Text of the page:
Spin-off IPOs start to look like a trend

Pre-marketing gets under way for SMC Global Power in the Philippines and Parkson Retail Asia in Singapore, while Noble Group plans for a separate listing of its agricultural business.

One positive day certainly doesn’t make a stable market, but the many listing candidates in the Asian pipeline must have felt some relief yesterday as the recent equities sell-off gave way to at least one session of sizeable gains.

After five straight days of losses, the Singapore Straits Times Index added 2.9%, and in Hong Kong, where markets were closed on Wednesday, the Hang Seng Index rallied 5.7%. The gains, prompted by an improved outlook for exporters in the wake of better-than-expected US data and a growing belief that European leaders will come up with a solution to the debt crisis, sparked renewed hopes that the fourth quarter may turn out okay after all.

However, the optimism was kept somewhat in check by the Hong Kong trading debut of Citic Securities, as the stock fell as much as 10.5% below its IPO price before recovering late in the day to finish unchanged at HK$13.30. The company’s Shanghai-listed shares had fallen 4.7% since it fixed the Hong Kong offering price last Wednesday, but people had been hoping that the small number of H-shares allocated to retail investors and good interest from long-only accounts would help support the stock in the secondary market. As it was, the debut was less than convincing and is unlikely to be the hoped-for trigger that will make investors more confident about investing in market newcomers.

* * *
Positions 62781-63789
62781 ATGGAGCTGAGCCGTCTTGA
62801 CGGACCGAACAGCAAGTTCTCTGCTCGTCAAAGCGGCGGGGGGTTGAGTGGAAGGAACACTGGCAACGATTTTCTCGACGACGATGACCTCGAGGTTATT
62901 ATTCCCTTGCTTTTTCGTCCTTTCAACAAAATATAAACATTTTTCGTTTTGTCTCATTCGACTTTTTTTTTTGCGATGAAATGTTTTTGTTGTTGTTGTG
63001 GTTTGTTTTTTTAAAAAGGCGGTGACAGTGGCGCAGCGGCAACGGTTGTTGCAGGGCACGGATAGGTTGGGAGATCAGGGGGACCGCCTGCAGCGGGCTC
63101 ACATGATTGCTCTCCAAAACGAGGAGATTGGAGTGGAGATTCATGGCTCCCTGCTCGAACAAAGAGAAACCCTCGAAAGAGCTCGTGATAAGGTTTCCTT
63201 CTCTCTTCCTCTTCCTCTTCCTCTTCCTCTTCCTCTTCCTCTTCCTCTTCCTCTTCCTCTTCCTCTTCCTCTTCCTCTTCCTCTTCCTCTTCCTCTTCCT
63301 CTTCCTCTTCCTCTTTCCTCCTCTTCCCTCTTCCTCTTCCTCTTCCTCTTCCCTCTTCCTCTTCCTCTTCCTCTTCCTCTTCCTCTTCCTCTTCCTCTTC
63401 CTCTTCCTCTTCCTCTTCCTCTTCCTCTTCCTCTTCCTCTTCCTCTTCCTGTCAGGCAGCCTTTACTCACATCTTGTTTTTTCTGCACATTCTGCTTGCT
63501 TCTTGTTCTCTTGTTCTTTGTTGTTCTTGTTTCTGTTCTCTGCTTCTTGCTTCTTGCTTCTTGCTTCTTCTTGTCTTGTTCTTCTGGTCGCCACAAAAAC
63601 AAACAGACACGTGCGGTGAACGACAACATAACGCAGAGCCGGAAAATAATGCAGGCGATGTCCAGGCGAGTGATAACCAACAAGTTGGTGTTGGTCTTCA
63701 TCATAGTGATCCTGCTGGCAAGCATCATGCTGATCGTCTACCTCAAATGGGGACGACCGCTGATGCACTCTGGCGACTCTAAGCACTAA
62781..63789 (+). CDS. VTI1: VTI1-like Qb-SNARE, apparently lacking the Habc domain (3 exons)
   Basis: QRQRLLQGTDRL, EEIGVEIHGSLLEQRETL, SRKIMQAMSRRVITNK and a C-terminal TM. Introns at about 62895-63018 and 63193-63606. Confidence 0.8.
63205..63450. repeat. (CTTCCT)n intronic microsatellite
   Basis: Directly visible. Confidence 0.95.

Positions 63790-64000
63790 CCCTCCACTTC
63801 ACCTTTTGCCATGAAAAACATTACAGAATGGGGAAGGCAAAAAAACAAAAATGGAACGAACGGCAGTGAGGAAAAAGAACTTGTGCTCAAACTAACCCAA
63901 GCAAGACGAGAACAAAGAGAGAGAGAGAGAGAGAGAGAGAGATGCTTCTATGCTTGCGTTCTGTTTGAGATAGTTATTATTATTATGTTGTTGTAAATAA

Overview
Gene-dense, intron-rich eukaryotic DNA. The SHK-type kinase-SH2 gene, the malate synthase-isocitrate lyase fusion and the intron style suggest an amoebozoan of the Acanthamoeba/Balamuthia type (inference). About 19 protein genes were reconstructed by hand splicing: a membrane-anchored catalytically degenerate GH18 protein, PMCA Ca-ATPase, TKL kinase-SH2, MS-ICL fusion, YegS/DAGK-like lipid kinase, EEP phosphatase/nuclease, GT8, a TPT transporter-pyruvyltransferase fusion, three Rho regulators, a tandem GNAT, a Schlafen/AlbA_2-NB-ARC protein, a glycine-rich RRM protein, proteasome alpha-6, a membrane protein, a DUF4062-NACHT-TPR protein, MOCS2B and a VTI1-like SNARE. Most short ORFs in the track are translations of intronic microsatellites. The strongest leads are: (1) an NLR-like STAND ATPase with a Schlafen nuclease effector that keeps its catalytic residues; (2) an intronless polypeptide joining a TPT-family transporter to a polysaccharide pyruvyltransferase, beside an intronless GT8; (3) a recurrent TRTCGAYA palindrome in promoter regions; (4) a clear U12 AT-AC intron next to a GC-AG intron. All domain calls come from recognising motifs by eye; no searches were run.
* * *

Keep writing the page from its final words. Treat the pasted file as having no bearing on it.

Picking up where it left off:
Even so, bankers continue to test the waters through the pre-marketing of more deals. These days, however, the launch of pre-marketing is by no means a guarantee that a formal roadshow will follow — at least not immediately. That depends entirely on the response during pre-marketing and how much demand the banks are able to secure before launch from cornerstone or anchor investors.